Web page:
- Title And Author: American Fairytale by Adriana Herrera
- Publisher: Carina Press
- Physical, eBook or Audiobook: eBook & Audiobook
- Bought, Borrowed or Gifted: eProof Gifted by publisher via NetGalley in exchange for an honest review and Audiobook borrowed from Scribd
- Length: 368 Pages or 7 Hours 34 Minutes
- Buy From: Book Depository - Audible
So, as you can see from the blog post title, this is a Self-Isolation read. Yes, I audiobooked this while in self-isolation due to Corona (the virus, not the beer). I finished Cassandra Clare’s Chain of Gold in self-isolation (though, at the time, I was holiday, using last few days of my work’s allocated holiday in 2019 financial year) but when I knew that I was on self-isolation, I knew I wanted to read and audiobook fun stuff. Fun, silly stories. Now more than ever, I wanted to read and audiobook stories that make me happy. They can be fun, silly, dark-as-heck, a reread, I don’t care but I want stories that make me smile and, hopefully, make you go “Oh, this sounds like something I would like.”
Yes, I know that’s very much what the Pewter Wolf is about for past few years, but you know what I mean… 2020 has been a dark year, let’s lighten it up a bit… Wow, that sounds like that mannequin moment from the first series of BBC’s Miranda…
But I had American Fairytale on my NetGalley for a while as I saw this title on NetGalley a year or so and I went “Ooooh!” when I read the blurb.
New York social worker Camilo (Milo to his friends) has always dreamed of his own happily-ever-after. But, he lives in the real world and knows that kind of ending doesn’t exist. Men who are too good to be true, usually are. So, when Milo does something drunk and reckless one night and has an unforgettable hookup with a mysterious stranger at a gala his boss had to pull out of, he doesn’t think anything about it. Till the mysterious stranger walks into his office that Monday morning and turns out to be Thomas Hughes, the wealthy donor who is backing Milo’s agency’s funding for their next project.
As the two try (and fail) to keep business and pleasure seperate, the two have to figure their issues out: For Milo, it means learning to let someone take care of him for a change and, for Tom, it means that money can’t solve every problem. But can these two get over their issues to get their happily ever after?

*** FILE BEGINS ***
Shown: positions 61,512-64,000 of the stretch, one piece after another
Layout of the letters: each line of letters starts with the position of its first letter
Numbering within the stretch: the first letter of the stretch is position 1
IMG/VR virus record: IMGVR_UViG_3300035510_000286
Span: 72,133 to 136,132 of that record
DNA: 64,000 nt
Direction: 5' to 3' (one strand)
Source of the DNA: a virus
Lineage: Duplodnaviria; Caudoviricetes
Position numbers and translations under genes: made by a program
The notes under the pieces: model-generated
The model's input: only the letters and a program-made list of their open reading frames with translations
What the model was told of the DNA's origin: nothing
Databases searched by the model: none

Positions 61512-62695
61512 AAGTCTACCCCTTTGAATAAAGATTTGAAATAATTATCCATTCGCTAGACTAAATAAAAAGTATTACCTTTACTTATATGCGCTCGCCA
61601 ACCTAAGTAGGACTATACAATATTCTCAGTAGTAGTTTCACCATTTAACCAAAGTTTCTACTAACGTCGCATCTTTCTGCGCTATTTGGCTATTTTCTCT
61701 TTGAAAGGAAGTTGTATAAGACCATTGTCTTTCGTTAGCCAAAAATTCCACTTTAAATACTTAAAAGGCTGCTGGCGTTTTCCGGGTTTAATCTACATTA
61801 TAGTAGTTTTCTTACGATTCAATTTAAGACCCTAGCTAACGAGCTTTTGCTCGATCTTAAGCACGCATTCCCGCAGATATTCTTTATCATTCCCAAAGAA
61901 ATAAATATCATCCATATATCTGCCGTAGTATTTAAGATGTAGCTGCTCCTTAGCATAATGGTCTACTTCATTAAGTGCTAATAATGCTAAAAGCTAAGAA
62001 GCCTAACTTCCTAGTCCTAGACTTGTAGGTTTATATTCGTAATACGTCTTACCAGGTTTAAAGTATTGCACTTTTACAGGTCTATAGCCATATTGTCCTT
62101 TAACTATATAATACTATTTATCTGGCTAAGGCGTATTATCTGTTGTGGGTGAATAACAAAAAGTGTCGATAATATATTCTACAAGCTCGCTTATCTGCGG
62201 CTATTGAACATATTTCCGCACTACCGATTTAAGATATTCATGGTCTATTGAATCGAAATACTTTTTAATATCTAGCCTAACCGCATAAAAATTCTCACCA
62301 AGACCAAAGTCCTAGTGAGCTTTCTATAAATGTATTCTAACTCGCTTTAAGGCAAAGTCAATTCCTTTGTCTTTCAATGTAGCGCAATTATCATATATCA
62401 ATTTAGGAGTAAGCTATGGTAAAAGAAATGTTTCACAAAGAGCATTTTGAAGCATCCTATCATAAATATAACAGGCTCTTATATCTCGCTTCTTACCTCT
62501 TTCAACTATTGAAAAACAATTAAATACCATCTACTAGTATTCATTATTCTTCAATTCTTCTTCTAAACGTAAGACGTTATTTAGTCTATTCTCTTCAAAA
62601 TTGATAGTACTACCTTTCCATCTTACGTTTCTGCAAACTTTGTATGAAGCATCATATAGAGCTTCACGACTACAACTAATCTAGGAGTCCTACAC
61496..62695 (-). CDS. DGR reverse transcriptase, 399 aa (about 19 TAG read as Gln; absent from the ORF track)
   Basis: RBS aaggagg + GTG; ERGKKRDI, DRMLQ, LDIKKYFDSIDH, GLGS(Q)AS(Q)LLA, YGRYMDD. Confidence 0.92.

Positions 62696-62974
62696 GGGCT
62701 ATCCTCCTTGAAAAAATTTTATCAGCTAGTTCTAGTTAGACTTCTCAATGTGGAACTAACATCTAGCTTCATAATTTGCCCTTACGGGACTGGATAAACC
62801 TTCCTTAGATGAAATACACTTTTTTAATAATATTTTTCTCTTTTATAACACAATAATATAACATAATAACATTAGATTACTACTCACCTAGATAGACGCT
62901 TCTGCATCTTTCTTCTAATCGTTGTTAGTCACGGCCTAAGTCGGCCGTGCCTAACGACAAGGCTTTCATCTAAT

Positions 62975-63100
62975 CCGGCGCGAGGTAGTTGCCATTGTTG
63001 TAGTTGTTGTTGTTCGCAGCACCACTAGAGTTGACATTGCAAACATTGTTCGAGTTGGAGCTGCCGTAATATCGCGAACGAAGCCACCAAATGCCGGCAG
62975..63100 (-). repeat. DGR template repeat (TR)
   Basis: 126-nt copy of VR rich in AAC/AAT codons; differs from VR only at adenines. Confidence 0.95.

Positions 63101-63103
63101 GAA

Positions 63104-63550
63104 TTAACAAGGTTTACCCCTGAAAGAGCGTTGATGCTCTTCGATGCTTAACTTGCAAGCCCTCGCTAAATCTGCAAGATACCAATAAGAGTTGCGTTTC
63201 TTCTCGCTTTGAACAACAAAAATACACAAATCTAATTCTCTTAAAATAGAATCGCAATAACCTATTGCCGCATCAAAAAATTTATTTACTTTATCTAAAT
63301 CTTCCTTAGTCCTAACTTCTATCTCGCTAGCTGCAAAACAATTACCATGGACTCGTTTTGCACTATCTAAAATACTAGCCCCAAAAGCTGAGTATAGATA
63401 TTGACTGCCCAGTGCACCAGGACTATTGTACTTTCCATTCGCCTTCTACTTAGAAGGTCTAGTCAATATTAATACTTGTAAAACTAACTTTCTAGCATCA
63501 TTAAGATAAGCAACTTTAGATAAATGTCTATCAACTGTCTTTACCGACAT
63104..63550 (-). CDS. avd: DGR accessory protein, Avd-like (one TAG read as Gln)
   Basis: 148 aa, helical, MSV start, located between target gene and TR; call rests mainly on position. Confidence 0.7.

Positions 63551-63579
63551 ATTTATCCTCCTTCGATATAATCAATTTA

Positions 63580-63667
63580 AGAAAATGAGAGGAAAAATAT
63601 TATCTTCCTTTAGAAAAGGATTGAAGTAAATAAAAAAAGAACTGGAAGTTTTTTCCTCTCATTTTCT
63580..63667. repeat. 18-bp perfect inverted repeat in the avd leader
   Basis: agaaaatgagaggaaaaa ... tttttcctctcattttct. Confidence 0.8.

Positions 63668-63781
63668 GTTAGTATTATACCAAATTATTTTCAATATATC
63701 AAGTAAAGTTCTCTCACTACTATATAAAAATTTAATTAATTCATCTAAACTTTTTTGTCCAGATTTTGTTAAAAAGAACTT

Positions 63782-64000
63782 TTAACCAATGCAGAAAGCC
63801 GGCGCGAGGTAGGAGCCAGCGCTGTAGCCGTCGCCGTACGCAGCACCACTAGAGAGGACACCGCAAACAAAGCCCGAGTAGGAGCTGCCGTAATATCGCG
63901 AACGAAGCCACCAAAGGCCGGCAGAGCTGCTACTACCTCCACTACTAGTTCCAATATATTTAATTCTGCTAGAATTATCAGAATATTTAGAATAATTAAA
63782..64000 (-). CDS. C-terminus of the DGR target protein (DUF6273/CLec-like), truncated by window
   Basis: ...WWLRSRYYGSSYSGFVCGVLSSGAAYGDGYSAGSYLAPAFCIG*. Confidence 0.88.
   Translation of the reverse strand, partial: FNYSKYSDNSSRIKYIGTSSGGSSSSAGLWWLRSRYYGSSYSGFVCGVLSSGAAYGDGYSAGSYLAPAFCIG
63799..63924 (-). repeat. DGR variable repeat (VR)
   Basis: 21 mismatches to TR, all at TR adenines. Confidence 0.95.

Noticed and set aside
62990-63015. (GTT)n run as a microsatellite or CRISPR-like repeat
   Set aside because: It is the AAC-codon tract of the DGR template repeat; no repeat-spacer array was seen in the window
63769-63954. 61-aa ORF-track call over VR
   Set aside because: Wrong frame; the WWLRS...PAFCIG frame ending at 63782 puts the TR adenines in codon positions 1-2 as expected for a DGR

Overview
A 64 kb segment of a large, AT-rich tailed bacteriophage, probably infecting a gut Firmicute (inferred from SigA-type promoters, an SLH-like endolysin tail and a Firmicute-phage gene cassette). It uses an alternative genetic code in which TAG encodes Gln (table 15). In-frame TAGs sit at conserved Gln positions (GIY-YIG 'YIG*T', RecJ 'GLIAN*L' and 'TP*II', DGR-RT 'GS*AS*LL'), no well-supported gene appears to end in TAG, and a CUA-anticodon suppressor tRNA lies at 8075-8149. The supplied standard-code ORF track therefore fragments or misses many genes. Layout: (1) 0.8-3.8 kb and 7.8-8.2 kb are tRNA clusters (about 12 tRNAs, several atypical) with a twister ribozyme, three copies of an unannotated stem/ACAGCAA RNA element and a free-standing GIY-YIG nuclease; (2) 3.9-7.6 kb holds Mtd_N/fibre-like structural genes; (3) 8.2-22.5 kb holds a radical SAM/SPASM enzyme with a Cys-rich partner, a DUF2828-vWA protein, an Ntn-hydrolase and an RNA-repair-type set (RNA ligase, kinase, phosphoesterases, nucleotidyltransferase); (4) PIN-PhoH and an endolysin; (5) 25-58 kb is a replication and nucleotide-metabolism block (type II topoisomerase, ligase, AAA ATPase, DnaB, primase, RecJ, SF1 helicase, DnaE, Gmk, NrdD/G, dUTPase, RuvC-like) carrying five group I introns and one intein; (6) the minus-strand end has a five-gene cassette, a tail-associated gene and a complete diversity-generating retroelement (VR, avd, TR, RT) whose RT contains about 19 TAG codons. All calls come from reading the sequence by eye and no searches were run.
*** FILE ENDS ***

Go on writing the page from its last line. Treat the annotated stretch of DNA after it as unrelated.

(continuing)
So… for self-isolation, this was a nice, fun story, but there’s a bit of weight to it. It’s not perfect, let me make that clear from the get-go, but this was fun.
Where to start? The positive or the negative…?
This was a sweet and very fairy tale-esque romance. It worked for what I needed it to be: a quick romantic story to listen to while self-isolating and playing Animal Crossing. The characters were diverse - Milo is Cuban-Jamaican, his mother is Cubanita, his best friend is Japanese-Jamaican and his other friends are people of colour, and Tom is white-passing Latinx and his friends are people of colour (and all Milo’s and Thomas’s friends are fabulous!I loved them so much!) . We have LGBT+ rep (it’s a gay romance, of course there is, but with secondary characters as well) and this book has weight as it touches on mental health, domestic abuse and the long, painful road of healing a victim of domestic abuse goes through after they’ve left the relationship.
The romance is sweet as it’s very much lust then love at first sight, and due to this story having dual POV, we see both sides of the romance and glimpse into each other’s lives before the other finds out. With Milo, it’s his mother’ depression and coming to terms with her past and with Thomas, it’s his young daughter, his ex and his friends.
As this is a romance novel, there is conflict within the romance, and it wasn’t what I was expecting. It comes down to money and trust. Due to situations in his and his mother’s past, Milo has to do everything himself and don’t feel like he can rely on other people and Thomas, wanting to help, throws money at the problem, even though Milo has said no.
So, why the negative? Well, it’s more that fact that, when in the story, you get sweep away with it and, at the current moment, this is very much needed. And yet, writing this write-up up, I see little problems.
We have an age group (Thomas is a “daddy” - 40ish - while Milo is in his mid/late 20s) and yet, some situations feel very out of place for their ages. Thomas, who grew up with nothing, should know better that money can’t solve everything, no matter how well meaning it is, and Milo doesn’t practice what he preaches: that asking for help isn’t a sign of weakness.
Plus, Thomas’s history. I’ve read one or two reviews asking what was the point of Thomas’s ex and his young toddler daughter. I get why: it shows Thomas had a life before Milo and I like this, but I kinda wish more was done with them. Now I think about it, if Thomas’s ex and daughter were edited out of the story, would we have noticed?
And yet, it did what it said on the tin. We had a romance, a couple that we knew would get together and wanted to get together. We understood why they did what they did and, at the same time, wanted to bang their heads together. And we had some X-rated scenes that made me glad I didn’t listen or read this at work, and some sweet moments.
This was a nice read, perfect for self-isolation, distracting self from the news or on a beach in the height of summer.